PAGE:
This week in Israeli history: June 3-9

Avi Ohayon
Joined by Defense Minister Ehud Barak, Prime Minister Benjamin Netanyahu congratulates newly promoted Lt. Gen. Benny Gantz on becoming the IDF chief of staff Feb. 14, 2011. Photo by Avi Ohayon, Israeli Government Press Office


June 3, 1974 — Rabin First Becomes Prime Minister

After defeating Shimon Peres for the Labor Party leadership, Yitzhak Rabin becomes Israel’s fifth prime minister when he presents his coalition government to the Knesset. In succeeding Golda Meir, who resigned over criticism of the Yom Kippur War, Rabin pledges to target poverty and reduce social and economic gaps. He proposes incremental agreements with Israel’s neighbors to achieve a peace unreachable through military victories.

June 4, 2009 — Obama Speaks in Cairo

President Barack Obama calls for “a new beginning” in relations between the United States and the Muslim world during an address before 3,000 people at Cairo University. The policy speech makes clear that Obama is pivoting away from the Bush administration’s effort to spread democracy across the Middle East. Obama reaffirms the U.S. commitment to Israel and recognizes the desire for statehood among the Palestinians, whose situation he calls “intolerable.”

June 5, 1952 — Hadassah Medical Center Breaks Ground

Hadassah breaks ground on the Hadassah Hebrew University Medical Center at Ein Kerem as a replacement for its medical campus on Mount Scopus, which is beyond Israel’s area of control in Jerusalem and hasn’t been used since 78 medical personnel were massacred a month before Israel declared independence. The Ein Kerem complex opens in 1961 and retains its primary status even after Mount Scopus reopens in 1975.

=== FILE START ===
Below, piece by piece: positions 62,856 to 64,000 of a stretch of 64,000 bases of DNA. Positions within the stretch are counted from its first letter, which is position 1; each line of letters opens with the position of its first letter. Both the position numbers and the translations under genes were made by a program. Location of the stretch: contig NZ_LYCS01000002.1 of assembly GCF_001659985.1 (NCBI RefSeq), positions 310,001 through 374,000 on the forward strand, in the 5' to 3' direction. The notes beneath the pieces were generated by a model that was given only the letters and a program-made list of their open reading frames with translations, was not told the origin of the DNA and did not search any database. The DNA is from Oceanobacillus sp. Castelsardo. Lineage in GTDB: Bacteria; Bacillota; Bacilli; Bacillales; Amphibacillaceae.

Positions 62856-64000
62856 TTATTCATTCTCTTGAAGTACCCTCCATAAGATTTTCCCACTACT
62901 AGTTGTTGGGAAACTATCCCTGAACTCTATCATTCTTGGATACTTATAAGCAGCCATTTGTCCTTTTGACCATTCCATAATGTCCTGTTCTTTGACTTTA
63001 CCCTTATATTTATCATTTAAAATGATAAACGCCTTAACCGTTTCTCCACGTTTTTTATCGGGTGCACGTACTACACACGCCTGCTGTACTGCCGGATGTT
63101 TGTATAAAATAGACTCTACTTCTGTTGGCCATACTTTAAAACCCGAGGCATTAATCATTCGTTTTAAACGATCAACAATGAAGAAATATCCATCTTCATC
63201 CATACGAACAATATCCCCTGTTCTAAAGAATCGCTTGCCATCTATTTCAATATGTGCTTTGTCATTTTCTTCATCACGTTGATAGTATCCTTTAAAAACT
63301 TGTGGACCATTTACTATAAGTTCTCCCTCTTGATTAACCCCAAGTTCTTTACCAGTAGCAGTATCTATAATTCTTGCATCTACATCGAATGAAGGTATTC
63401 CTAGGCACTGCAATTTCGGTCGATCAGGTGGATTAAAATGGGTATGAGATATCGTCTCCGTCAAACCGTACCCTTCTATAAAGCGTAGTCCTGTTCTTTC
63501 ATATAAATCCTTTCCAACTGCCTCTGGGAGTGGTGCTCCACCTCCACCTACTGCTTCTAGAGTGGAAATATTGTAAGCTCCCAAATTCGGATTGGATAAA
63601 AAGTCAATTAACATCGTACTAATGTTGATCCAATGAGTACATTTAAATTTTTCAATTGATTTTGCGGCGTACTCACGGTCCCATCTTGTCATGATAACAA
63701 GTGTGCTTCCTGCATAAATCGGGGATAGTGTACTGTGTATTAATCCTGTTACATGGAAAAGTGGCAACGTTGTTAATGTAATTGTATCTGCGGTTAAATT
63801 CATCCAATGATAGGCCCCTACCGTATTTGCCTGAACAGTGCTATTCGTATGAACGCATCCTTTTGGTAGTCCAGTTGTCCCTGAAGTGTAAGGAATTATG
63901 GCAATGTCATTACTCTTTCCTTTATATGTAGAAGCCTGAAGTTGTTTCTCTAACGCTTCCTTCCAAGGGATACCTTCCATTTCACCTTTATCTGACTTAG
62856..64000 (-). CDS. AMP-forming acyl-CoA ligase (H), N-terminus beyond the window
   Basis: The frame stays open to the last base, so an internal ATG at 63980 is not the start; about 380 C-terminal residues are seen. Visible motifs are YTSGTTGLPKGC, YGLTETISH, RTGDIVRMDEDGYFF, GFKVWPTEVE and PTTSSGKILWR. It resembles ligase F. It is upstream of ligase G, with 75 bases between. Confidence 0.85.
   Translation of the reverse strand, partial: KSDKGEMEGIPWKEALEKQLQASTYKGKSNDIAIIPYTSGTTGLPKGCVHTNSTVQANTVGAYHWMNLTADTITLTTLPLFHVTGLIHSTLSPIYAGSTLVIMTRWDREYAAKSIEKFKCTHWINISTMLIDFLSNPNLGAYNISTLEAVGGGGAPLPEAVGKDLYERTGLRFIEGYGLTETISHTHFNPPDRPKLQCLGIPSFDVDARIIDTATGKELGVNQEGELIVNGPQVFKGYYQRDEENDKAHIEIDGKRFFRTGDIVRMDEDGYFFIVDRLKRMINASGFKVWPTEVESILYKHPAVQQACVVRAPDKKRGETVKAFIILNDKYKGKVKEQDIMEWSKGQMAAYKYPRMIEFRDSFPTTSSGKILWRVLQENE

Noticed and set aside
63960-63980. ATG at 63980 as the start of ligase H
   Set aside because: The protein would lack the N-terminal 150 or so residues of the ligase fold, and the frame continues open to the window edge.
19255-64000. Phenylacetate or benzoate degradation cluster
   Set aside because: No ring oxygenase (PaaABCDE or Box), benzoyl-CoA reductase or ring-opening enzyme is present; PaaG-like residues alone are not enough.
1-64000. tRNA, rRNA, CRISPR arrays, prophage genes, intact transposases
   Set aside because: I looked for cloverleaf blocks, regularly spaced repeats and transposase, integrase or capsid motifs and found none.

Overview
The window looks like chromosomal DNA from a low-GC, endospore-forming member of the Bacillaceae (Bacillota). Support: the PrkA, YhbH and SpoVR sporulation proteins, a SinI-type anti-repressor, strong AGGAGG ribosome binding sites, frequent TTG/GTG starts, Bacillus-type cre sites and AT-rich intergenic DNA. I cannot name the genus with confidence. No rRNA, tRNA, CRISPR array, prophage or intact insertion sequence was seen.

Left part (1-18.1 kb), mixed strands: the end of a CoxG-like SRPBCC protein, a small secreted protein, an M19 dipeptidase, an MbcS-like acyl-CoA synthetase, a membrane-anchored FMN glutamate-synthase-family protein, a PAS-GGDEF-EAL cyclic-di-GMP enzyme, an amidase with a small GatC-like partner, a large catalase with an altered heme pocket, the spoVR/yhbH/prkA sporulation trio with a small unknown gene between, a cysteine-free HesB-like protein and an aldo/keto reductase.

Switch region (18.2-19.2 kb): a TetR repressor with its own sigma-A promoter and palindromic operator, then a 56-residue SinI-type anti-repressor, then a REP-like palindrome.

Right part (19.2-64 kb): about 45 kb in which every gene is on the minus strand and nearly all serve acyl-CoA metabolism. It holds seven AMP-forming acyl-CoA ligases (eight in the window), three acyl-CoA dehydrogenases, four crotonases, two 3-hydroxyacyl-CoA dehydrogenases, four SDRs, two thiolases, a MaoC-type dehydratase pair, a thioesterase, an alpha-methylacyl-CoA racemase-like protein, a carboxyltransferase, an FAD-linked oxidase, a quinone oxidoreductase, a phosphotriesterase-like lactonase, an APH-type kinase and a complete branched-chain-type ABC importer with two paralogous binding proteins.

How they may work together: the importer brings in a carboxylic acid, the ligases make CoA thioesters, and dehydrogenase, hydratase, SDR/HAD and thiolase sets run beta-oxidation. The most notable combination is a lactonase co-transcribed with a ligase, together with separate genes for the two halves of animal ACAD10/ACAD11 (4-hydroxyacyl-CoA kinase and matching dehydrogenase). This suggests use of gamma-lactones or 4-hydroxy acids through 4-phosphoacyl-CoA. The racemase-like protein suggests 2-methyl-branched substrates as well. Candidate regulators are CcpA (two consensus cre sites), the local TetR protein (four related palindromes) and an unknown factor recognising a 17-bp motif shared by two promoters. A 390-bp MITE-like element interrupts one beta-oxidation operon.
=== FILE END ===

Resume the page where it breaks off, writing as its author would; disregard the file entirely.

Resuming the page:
June 6, 1956 — Merger Forms Tel Aviv University

The Tel Aviv School of Law and Economics merges with the Municipal Institute of Natural Sciences and Humanities to form Tel Aviv University, which soon adds the Academic Institute of Jewish Studies. The university gains independence from the municipality in 1963, the year it launches medical courses and hires its first president, George Wise. From fewer than 200 students, Tel Aviv University has grown into Israel’s largest institution of higher learning.

June 7, 1981 — Iraq’s Nuclear Reactor Is Destroyed

Eight Israeli F-16s fly a 2,000-mile round trip to bomb Iraq’s Osirak plutonium nuclear reactor 10 miles from Baghdad. Operation Opera destroys the nearly completed, French-built reactor, which Israel fears is meant to develop weapons. Ten Iraqi soldiers and a French civilian are killed. The mission establishes the Begin Doctrine: Israel will do what is necessary to prevent a hostile Middle Eastern regime from obtaining nuclear arms.

June 8, 1963 — Educator and Politician Chaim Boger Dies

Chaim Boger, a founder of the first Hebrew high school in pre-state Palestine and a member of the second Knesset, dies at age 86. Boger attended the sixth through 20th Zionist Congresses and actively opposed a proposal to settle Jews in East Africa. He helped bring the fledgling Herzliya Hebrew Gymnasium, launched in Jaffa in 1905, to Tel Aviv in mid-1909. Boger taught at the school from 1919 to 1951, including time as its principal.

June 9, 1959 — General and Politician Benny Gantz Is Born

Benny Gantz, who rises to be the chief of staff of the Israel Defense Forces and a candidate for prime minister, is born on a moshav, Kfar Ahim. He serves as a paratrooper, commands air force commandos and paratroopers, and leads the 1991 airlift of Ethiopian Jews in Operation Solomon. As the IDF chief of staff from 2011 to 2015, he oversees two campaigns against Gaza. He launches the Israel Resilience Party in late 2018.

Items are provided by the Center for Israel Education (, where you can find more details.